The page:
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AFCON: Previous winners

The Africa Cup of Nations was first held in 1957 and has expanded over time to its current format which sees 24 countries from the continent competing to be crowned kings of Africa every two years.

Africa Cup of Nations

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The tournament is sanctioned by the Confederation of African Football and, since 1968, it has usually taken place every two years, switching to being staged in odd-numbered years in 2013 but then going back to even-numbered years in 2022. 

Egypt are the record seven-time winners of AFCON, Cameroon are next on the list having won it five times, while a total of 15 different African nations have lifted the trophy and eight have won it once. 

Senegal are the reigning champions, triumphing in Cameroon in 2022, and the next edition will be held in Ivory Coast between 13th January and 11th February 2024 after it was moved from its original slot of summer 2023 due to concerns over the possible adverse weather conditions in the host nation at that time. 

Senegal are the 7/1 favourites in the outright market for next year's tournament, which is still officially known as the 2023 Africa Cup of Nations, as they aim to successfully defend their title. 

Algeria are 13/2, while Ivory Coast and Morocco are both 7/1. Next come Cameroon at 8/1, Egypt are 9/1, Nigeria and Tunisia are 10/1 and Ghana are 14/1.

Here is the complete list of every AFCON winner since 1957.

What:AFCON 2023
Where:Six venues in five host cities in Ivory Coast
When:13th January - 11th February, 2024
How to watch: TBC
Odds:Senegal 7/1, Algeria 13/2, Ivory Coast 7/1, Morocco 7/1, Cameroon 8/1, Egypt 9/1

The 1950s

The inaugural Africa Cup of Nations was held in 1957 and only three countries took part - Egypt, Ethiopia and Sudan - after South Africa were disqualified. Egypt won their first title, beating Ethiopia 4–0 in the final.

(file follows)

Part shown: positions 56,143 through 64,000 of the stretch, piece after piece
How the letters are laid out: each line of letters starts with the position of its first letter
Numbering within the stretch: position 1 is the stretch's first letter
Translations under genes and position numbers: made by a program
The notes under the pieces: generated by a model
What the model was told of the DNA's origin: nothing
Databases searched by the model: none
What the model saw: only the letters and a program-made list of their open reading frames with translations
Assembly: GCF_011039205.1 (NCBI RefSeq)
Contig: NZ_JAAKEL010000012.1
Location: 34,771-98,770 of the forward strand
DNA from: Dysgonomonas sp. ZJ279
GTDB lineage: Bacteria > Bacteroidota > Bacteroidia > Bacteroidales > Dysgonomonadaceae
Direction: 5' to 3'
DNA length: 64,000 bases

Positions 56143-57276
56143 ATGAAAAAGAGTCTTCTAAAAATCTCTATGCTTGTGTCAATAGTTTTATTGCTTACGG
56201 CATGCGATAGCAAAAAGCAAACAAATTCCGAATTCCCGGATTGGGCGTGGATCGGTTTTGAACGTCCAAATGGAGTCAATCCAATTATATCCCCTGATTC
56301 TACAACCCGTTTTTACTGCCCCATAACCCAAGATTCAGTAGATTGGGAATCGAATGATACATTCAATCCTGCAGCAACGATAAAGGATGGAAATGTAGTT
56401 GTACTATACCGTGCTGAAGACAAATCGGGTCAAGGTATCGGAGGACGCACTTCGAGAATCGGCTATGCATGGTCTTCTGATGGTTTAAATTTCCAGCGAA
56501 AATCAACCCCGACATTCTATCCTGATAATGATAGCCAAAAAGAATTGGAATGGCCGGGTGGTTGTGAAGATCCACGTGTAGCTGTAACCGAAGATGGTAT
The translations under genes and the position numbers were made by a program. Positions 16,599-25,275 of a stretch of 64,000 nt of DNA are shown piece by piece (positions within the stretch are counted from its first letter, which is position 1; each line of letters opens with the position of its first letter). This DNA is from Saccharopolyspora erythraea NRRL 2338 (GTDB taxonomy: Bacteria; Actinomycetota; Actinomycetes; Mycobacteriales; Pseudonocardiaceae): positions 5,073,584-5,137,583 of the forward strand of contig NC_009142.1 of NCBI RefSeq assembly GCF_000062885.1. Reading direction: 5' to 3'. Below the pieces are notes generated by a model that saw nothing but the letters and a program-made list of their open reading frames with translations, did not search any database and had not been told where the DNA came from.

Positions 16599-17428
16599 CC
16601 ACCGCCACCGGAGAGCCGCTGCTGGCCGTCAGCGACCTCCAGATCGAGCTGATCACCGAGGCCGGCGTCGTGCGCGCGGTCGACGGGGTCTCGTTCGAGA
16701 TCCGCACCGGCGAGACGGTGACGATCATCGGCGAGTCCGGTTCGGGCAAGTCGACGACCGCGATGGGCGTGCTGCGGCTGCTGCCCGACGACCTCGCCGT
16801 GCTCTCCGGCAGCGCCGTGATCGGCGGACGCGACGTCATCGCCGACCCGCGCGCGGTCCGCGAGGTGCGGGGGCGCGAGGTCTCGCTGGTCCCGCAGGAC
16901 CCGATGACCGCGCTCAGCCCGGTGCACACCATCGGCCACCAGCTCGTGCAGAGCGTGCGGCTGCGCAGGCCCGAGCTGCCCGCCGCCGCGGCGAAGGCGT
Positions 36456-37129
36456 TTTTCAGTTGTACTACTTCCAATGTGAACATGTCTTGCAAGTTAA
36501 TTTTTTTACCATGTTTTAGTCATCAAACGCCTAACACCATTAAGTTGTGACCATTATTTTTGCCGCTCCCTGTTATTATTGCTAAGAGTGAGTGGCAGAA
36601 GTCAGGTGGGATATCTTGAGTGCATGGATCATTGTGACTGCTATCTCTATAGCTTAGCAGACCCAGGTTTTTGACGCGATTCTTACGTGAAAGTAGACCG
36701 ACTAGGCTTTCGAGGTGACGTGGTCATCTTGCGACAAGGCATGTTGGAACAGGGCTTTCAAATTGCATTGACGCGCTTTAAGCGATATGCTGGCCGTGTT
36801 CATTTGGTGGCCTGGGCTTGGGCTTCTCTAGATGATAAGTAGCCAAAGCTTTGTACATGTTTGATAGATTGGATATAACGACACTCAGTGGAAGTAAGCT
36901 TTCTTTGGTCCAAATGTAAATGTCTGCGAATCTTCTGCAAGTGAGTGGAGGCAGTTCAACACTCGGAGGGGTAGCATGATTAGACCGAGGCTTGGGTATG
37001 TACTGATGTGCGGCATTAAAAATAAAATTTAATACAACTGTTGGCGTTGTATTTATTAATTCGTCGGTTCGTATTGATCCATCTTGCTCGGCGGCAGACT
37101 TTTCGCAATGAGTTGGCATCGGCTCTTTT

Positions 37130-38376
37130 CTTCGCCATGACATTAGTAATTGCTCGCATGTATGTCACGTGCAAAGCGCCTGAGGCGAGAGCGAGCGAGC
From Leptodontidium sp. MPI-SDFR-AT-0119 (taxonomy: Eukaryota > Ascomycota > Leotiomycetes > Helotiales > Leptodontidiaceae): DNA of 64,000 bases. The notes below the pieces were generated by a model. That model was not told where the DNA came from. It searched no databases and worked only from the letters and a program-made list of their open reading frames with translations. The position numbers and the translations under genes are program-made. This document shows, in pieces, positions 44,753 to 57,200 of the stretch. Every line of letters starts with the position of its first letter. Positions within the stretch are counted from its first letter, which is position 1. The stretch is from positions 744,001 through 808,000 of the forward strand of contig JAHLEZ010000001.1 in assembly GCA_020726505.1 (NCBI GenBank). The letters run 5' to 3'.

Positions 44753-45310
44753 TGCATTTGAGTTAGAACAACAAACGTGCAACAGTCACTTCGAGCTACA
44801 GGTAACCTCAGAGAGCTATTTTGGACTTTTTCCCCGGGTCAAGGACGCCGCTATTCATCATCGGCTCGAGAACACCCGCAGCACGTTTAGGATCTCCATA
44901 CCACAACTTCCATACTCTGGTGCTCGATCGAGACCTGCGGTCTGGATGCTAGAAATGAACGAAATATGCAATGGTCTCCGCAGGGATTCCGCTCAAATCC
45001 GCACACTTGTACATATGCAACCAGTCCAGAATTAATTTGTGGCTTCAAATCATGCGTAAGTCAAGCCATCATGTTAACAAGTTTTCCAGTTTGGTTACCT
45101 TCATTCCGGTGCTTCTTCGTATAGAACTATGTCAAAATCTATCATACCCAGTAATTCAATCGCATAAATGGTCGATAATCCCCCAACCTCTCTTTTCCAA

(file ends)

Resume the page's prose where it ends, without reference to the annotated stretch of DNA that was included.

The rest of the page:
The second edition, in 1959, was hosted and won again by Egypt, who were competing as the United Arab Republic, a sovereign union between Egypt and Syria. 

The same three teams that played in 1957 participated in 1959 with United Arab Republic coming out on top in the round robin group format as they beat Ethiopia 4-0 and Sudan 2-1.

1959United Arab Republic (Egypt)Sudan

The 1960s

The first tournament of the 1960s took place in 1962 when hosts Ethiopia won the tournament for the first time, defeating UAR 4-2 after extra-time in the final.

Then, in 1963, Ghana won on home soil for their first AFCON title, and they successfully defended their crown in Tunisia two years later. In 1968, Congo-Kinshasa were African champions when they beat Ghana in the final in Ethiopia, which was the first eight-team tournament. 

1962EthiopiaUnited Arab Republic (Egypt)

The 1970s

There were five AFCON tournaments in the 1970s, starting in 1970 when Sudan, as hosts, won by beating Ghana 1-0 in the final. Two years later in Cameroon, The People's Republic of Congo won the tournament for the first and only time, beating Mali in the final 3-2.